Kanam Rajendran: Leader who tried to stop Kerala’s Left from veering off its path

Kerala Chief Minister Pinarayi Vijayan and Kanam Rajendran. File Photo: Onmanorama

CPI state secretary Kanam Rajendran, who died of a heart attack on Friday, is perhaps the only Left leader who had performed the cliffhanger trick on Chief Minister Pinarayi Vijayan.

Kanam nudged Pinarayi off the cliff and held the dangling Chief Minister by his hand. He pulled the Chief Minister back to land only after he got what he wanted: the resignation of transport minister Thomas Chandy.

It was November 15, 2017, Wednesday, a year after the first Pinarayi Vijayan ministry came to power. A cabinet meeting was scheduled at 11 a.m. Thomas Chandy, who was found guilty of illegal encroachment of government land and against whom the High Court had passed a damning indictment, had been holding out for too long despite repeated calls for his resignation. Confident that he had the Chief Minister's support, Chandy was one of the first ministers to reach the meeting hall.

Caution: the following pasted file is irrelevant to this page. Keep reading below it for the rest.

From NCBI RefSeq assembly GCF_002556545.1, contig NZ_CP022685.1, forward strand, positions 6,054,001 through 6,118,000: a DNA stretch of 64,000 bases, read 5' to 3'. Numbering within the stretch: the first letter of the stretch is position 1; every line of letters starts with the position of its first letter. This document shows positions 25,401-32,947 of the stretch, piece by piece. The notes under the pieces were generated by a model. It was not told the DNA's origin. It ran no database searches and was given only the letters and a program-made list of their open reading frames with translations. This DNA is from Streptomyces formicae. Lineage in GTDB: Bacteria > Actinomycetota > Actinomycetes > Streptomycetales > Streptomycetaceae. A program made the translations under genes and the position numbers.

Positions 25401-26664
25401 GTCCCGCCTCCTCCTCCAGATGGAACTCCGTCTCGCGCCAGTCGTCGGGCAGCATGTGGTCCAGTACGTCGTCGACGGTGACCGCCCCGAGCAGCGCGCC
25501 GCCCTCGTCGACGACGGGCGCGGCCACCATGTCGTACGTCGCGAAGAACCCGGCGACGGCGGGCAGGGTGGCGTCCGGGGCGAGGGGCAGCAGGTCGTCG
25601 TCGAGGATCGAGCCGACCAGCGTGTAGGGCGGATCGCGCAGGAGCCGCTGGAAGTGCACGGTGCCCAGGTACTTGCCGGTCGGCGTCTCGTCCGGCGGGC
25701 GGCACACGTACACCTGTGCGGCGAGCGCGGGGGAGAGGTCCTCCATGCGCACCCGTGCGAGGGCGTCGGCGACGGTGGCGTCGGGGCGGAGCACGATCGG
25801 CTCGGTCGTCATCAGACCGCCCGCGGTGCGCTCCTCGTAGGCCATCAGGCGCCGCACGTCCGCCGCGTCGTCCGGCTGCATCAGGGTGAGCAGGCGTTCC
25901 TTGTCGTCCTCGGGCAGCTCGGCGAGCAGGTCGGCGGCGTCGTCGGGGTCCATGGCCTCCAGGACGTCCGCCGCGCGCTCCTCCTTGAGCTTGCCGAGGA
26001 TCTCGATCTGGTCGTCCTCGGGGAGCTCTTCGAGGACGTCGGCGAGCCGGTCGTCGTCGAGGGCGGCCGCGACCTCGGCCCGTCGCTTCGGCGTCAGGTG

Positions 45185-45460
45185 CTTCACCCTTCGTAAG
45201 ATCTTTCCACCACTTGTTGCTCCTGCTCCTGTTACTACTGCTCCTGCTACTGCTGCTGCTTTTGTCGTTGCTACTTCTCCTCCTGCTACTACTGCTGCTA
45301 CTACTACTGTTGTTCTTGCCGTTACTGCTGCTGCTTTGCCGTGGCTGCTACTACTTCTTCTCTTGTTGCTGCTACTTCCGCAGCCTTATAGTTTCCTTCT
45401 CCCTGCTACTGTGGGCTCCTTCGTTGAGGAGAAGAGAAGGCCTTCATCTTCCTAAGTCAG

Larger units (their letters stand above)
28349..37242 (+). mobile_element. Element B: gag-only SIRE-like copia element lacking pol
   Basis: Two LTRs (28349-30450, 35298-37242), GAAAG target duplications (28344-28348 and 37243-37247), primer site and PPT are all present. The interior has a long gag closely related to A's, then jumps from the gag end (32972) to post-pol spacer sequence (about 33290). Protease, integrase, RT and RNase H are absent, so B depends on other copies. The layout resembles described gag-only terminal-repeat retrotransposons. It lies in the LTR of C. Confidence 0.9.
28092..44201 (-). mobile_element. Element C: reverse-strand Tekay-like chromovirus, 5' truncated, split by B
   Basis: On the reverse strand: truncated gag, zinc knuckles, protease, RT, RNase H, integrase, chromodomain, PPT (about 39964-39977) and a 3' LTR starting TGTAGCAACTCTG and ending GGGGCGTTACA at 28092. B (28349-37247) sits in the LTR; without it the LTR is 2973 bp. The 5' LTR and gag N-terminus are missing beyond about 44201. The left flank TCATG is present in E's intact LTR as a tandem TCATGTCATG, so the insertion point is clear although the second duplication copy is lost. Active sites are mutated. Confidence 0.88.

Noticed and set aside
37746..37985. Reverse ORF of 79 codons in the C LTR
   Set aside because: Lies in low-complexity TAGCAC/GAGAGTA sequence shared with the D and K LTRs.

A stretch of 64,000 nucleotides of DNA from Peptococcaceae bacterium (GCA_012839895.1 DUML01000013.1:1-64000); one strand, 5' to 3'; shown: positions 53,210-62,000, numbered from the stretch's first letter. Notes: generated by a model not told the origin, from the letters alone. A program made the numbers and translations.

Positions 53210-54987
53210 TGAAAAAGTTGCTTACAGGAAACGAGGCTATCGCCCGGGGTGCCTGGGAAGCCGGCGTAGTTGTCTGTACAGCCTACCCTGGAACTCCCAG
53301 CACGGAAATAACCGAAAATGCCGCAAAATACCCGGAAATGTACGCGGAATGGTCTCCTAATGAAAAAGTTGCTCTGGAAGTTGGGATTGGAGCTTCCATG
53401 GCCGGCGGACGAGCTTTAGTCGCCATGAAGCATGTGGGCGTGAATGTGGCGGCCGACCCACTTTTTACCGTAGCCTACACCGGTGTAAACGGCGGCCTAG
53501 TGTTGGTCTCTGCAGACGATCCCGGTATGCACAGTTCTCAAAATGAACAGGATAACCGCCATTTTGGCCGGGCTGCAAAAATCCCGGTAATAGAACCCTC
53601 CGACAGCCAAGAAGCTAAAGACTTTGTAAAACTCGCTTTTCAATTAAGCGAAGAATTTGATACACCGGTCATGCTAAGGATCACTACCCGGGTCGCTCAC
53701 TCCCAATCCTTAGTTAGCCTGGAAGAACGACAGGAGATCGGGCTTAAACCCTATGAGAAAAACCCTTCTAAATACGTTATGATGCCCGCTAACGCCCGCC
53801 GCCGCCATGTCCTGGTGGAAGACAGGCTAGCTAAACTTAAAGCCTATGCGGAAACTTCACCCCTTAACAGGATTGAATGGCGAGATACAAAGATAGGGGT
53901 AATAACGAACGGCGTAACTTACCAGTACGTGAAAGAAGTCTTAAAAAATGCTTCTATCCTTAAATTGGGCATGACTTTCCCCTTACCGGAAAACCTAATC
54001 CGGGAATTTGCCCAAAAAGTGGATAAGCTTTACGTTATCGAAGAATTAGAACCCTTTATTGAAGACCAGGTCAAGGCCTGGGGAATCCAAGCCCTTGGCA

But before the Chief Minister could reach the meeting, he was met by revenue minister E Chandrasekhar with a note. Chandrasekhar was reluctant but his boss, Kanam Rajendran, insisted that he hand over the note to the Chief Minister. The note gave Pinarayi a jolt. The four CPI ministers, the note said, will boycott cabinet meetings as long as Chandy was minister.

Such brinkmanship, that too by a gentle party like the CPI, was unheard of in Kerala politics. A rattled Pinarayi called this "unprecedented" but, even if resentful, had to ask Chandy to put in his papers. The first Pinarayi ministry survived.

Left’s moral compass
At least during his initial years at the top of the state CPI, Kanam was widely considered the moral centre of the LDF.

CPI State Secretary Kanam Rajendran. Photo: Manorama

Whenever he felt that the CPM was straying from Left principles, Kanam refused to hold back. In 2017, before he forced Pinarayi to boot out Thomas Chandy, Kanam had voiced his strong objections to what he said were the "anti-Left" and "dictatorial" tendencies of the LDF government.

He was especially critical of the Pinarayi government's eagerness to block the release of cabinet documents under the Right to Information Act. "The CPI will oppose any move to clip the wings of the RTI Act," Kanam had declared.